‘A German Attack on a Wet Morning, April 1918’ by Harold Sandys Williamson

IWM ART1986 (c) Paul Williamson; Supplied by The Public Catalogue Foundation

IWM ART1986 (c) Paul Williamson; Supplied by The Public Catalogue Foundation

This remarkable depiction of a German attack in 1918 is by the artist Harold Sandys Williamson. He served in the ranks of the 8th King’s Royal Rifle Corps and portrayed himself as the wounded man on the right of the painting. It shows the final German attack of the March 1918 offensive which was finally halted on 4 April just outside Villers-Bretonneux.  As a result of the action the already depleted battalion ceased to exist. The artist wrote a description when the picture was exhibited at the Royal Academy later the same year:

The remains of the 8th Battalion KRRC, not a hundred strong, who had been on the retreat since March 21st, were hastily reorganized, and sent up in reserve the night before, to hold a sunken road, not a shot being heard from the Germans. Before dawn, an intensive bombardment of our lines opened up, and was maintained for a couple of hours. In the gloom and rain the storm troops then came over, and smashed through our two first lines. The picture shows them moving with exact discipline and just appearing to the few men in reserve. The shell holes in the foreground show the accuracy of the preceding bombardment. The British are hopelessly outnumbered, but training and discipline keep them going, without thought of retirement. Two men are firing a Lewis gun. The wounded man has a poor chance of getting away; he must cross much open country swept by enemy fire, and go through a heavy barrage. At the last the few left were surrounded, but fought their way out, some wounded, some being taken prisoner. [1]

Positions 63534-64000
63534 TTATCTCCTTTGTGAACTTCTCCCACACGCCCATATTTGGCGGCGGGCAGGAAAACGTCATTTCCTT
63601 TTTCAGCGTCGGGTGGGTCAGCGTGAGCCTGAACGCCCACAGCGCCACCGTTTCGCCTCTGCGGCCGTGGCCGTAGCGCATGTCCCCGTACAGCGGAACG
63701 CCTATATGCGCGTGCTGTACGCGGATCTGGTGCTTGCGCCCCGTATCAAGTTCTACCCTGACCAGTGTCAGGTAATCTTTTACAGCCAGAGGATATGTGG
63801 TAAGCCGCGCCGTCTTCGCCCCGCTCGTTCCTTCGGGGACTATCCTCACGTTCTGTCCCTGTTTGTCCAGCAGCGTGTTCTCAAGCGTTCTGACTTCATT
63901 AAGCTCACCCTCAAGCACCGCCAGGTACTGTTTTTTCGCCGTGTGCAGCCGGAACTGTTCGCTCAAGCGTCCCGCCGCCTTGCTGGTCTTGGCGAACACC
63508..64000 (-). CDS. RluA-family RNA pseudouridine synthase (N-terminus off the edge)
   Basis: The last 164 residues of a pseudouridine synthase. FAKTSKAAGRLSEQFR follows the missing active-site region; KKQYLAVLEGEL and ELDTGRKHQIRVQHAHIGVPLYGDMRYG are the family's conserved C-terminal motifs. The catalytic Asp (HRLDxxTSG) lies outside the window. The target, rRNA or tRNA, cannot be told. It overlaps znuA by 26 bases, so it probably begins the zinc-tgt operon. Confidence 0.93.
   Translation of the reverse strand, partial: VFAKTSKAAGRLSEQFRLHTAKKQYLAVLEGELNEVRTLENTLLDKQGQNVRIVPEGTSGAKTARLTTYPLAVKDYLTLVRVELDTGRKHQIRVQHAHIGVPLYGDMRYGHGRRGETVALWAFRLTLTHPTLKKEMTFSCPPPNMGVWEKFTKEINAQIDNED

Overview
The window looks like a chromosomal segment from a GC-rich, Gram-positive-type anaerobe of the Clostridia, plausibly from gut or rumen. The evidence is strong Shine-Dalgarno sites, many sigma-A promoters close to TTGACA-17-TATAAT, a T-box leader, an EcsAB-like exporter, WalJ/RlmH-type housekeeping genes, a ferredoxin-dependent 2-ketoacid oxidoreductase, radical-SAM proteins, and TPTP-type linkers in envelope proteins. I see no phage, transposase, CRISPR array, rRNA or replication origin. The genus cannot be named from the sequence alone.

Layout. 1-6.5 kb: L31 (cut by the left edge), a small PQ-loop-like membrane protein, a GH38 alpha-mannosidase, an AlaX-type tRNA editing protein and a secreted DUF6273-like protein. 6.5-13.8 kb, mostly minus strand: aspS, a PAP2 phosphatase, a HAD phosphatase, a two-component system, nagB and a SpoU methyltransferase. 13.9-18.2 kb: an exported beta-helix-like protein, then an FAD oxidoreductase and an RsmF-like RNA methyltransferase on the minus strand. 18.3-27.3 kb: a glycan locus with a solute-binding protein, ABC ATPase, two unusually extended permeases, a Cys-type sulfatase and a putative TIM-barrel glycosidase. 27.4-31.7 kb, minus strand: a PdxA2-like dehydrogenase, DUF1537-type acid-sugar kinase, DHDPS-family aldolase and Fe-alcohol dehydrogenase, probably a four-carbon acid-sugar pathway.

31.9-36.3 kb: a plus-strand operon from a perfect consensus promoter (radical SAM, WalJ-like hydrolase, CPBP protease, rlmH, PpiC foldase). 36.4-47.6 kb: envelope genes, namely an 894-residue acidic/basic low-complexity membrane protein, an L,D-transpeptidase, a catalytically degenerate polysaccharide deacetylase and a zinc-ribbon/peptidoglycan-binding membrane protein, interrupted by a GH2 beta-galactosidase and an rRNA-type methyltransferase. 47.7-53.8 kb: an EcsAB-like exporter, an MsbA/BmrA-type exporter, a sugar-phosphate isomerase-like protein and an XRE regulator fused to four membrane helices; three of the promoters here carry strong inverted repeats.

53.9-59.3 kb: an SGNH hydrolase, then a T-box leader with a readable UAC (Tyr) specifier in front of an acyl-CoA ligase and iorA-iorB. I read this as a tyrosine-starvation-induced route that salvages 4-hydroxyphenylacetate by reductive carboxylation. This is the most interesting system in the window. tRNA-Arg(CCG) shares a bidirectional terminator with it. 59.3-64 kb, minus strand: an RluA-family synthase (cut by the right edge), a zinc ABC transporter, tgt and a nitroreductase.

The sunken road was known as Accroche Street, seen today looking northeast; the Germans advanced from the right (GoogleEarth).

The sunken road was known as Accroche Street, seen today looking northeast; the Germans advanced from the right (GoogleEarth).

The artist’s son is an actor and accompanied my 2013 ‘Ypres Salient Literature and Art’ battlefield tour as the reader. In one of the most moving parts of the tour, we visited the spot where his father had been in the line north of Passchendaele at Christmas 1917 when two company commanders were been killed on consecutive days. This inspired several works by the artist, including ‘Removing the Wounded, 60 Yards from the Enemy’. Paul Williamson read his father’s account of the incident and we visited the graves of the two officers.

[1] Imperial War Museum website/ archives.


Isaac Rosenberg

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